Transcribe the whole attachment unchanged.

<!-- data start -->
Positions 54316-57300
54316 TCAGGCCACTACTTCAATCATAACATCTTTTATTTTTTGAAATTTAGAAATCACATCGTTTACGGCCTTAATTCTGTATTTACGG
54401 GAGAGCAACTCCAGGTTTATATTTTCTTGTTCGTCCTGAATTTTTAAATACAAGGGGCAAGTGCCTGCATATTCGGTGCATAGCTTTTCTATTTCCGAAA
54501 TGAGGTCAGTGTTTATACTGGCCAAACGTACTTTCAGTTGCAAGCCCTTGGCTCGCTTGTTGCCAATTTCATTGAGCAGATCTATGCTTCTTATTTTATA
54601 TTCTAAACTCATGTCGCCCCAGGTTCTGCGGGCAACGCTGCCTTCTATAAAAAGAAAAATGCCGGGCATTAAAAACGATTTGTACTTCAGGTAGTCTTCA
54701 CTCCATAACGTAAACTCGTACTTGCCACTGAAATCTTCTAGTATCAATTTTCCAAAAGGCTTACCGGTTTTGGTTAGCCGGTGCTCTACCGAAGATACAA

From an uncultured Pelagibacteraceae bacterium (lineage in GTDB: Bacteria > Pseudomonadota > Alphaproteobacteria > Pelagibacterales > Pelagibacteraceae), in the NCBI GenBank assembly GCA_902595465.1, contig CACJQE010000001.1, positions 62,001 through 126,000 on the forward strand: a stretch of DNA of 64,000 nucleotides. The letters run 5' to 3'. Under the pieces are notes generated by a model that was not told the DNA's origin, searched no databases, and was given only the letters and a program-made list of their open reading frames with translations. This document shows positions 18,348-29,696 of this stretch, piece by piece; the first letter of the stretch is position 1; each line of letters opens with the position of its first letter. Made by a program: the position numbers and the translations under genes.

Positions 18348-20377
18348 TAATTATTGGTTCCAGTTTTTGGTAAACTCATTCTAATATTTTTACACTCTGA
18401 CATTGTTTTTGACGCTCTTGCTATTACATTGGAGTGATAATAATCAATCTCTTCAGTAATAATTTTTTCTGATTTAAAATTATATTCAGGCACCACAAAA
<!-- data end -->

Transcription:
Positions 54316-57300
54316 TCAGGCCACTACTTCAATCATAACATCTTTTATTTTTTGAAATTTAGAAATCACATCGTTTACGGCCTTAATTCTGTATTTACGG
54401 GAGAGCAACTCCAGGTTTATATTTTCTTGTTCGTCCTGAATTTTTAAATACAAGGGGCAAGTGCCTGCATATTCGGTGCATAGCTTTTCTATTTCCGAAA
54501 TGAGGTCAGTGTTTATACTGGCCAAACGTACTTTCAGTTGCAAGCCCTTGGCTCGCTTGTTGCCAATTTCATTGAGCAGATCTATGCTTCTTATTTTATA
54601 TTCTAAACTCATGTCGCCCCAGGTTCTGCGGGCAACGCTGCCTTCTATAAAAAGAAAAATGCCGGGCATTAAAAACGATTTGTACTTCAGGTAGTCTTCA
54701 CTCCATAACGTAAACTCGTACTTGCCACTGAAATCTTCTAGTATCAATTTTCCAAAAGGCTTACCGGTTTTGGTTAGCCGGTGCTCTACCGAAGATACAA

From an uncultured Pelagibacteraceae bacterium (lineage in GTDB: Bacteria > Pseudomonadota > Alphaproteobacteria > Pelagibacterales > Pelagibacteraceae), in the NCBI GenBank assembly GCA_902595465.1, contig CACJQE010000001.1, positions 62,001 through 126,000 on the forward strand: a stretch of DNA of 64,000 nucleotides. The letters run 5' to 3'. Under the pieces are notes generated by a model that was not told the DNA's origin, searched no databases, and was given only the letters and a program-made list of their open reading frames with translations. This document shows positions 18,348-29,696 of this stretch, piece by piece; the first letter of the stretch is position 1; each line of letters opens with the position of its first letter. Made by a program: the position numbers and the translations under genes.

Positions 18348-20377
18348 TAATTATTGGTTCCAGTTTTTGGTAAACTCATTCTAATATTTTTACACTCTGA
18401 CATTGTTTTTGACGCTCTTGCTATTACATTGGAGTGATAATAATCAATCTCTTCAGTAATAATTTTTTCTGATTTAAAATTATATTCAGGCACCACAAAA